The Venus Model
The Venus Model is a 1918 American silent romantic comedy film starring Mabel Normand and directed by Clarence G. Badger. The film was made at the beginning of the 20th century when Goldwyn Pictures and many early film studios in America's first motion picture industry were based in Fort Lee, New Jersey. It is not known whether the film currently survives, and it may be a lost film.
|The Venus Model|
|Directed by||Clarence G. Badger|
|Distributed by||Goldwyn Pictures|
|Language||Silent (English intertitles)|
As described in a film magazine, Kitty O'Brien (Normand), a seamstress in the factory of Braddock & Co., in an effort to escape punishment from the foreman she had mimicked, flees into the manager's office. While explaining her presence she shows a bathing suit she has designed, John Braddock (Francis) embraces the idea and the display of the suit brings orders galore. When Braddock is compelled to take a rest, Kitty takes charge of the plant. She gives a young male applicant a job as office boy, but discovers he is the son of her employer, Paul Braddock (La Rocque), expelled from college. She frees him from an indiscreet love affair and, with the return of the elder Braddock, a romance is culminated.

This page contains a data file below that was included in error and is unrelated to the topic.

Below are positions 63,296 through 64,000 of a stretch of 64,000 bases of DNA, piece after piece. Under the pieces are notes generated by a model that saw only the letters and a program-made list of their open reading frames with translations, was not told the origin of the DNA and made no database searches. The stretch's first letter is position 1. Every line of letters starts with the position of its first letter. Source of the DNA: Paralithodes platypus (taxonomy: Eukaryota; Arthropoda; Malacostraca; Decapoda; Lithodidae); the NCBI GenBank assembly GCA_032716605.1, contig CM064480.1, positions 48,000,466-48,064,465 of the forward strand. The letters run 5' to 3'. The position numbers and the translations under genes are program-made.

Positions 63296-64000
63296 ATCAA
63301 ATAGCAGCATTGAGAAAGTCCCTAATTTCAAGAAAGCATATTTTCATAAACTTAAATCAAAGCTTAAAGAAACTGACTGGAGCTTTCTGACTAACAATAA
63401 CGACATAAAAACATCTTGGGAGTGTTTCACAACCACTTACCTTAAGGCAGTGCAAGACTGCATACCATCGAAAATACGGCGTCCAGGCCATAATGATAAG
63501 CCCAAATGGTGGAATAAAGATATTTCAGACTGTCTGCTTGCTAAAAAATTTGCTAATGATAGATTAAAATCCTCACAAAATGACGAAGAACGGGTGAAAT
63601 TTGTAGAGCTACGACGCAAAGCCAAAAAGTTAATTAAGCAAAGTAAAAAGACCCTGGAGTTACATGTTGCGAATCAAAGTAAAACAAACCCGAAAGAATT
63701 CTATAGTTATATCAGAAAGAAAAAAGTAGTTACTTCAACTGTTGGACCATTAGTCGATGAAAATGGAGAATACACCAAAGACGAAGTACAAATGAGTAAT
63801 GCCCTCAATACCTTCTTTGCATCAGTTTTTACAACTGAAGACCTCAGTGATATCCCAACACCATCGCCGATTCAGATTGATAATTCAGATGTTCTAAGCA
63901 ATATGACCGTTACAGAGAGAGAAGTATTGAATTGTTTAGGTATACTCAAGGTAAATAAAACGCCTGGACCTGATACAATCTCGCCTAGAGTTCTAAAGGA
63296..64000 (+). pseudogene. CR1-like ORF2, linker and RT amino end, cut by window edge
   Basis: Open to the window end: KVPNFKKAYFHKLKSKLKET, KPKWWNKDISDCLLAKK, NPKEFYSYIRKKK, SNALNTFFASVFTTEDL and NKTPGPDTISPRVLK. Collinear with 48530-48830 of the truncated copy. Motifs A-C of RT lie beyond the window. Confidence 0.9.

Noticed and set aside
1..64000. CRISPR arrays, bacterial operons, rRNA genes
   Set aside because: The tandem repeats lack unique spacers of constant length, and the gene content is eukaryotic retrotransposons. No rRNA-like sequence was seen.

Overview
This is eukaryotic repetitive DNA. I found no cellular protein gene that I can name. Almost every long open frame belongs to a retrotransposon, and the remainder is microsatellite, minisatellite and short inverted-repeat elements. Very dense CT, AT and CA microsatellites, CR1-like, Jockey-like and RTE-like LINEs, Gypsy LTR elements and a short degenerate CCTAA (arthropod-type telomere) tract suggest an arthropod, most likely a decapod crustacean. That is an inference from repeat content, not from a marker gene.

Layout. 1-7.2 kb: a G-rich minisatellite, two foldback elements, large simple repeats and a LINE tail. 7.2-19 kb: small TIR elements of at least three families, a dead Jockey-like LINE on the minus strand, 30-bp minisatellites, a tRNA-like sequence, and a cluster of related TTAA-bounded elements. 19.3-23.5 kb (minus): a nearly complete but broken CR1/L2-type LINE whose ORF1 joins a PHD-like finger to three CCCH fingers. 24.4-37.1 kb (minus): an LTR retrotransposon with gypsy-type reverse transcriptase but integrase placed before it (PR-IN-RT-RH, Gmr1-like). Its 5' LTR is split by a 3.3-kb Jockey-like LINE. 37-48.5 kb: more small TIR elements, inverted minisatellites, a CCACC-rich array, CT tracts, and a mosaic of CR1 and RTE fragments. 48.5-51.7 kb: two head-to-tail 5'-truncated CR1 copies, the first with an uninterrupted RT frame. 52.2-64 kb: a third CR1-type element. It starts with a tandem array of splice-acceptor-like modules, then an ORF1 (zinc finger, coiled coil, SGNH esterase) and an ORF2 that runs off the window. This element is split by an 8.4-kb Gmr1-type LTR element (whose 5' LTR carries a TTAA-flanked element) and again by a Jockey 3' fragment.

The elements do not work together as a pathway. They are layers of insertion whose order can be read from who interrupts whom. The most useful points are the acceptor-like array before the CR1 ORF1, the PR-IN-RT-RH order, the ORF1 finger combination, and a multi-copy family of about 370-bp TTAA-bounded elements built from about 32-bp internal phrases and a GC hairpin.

Like many American films of the time, The Venus Model was subject to restrictions and cuts by city and state film censorship boards. For example, the Chicago Board of Censors cut, in Reel 4, the intertitle "Well, you be at my apartment tonight and dig up $10,000".
- Koszarski, Richard (2004), Fort Lee: The Film Town, Rome, Italy: John Libbey Publishing -CIC srl, ISBN 0-86196-653-8
- Progressive Silent Film List: The Venus Model at silentera.com
- "Reviews: The Venus Model". Exhibitors Herald. New York City: Exhibitors Herald Company. 7 (1): 45. June 29, 1918.
- "Official Cut-Outs by the Chicago Board of Censors". Exhibitors Herald. New York City: Exhibitors Herald Company. 7 (2): 31. July 6, 1918.
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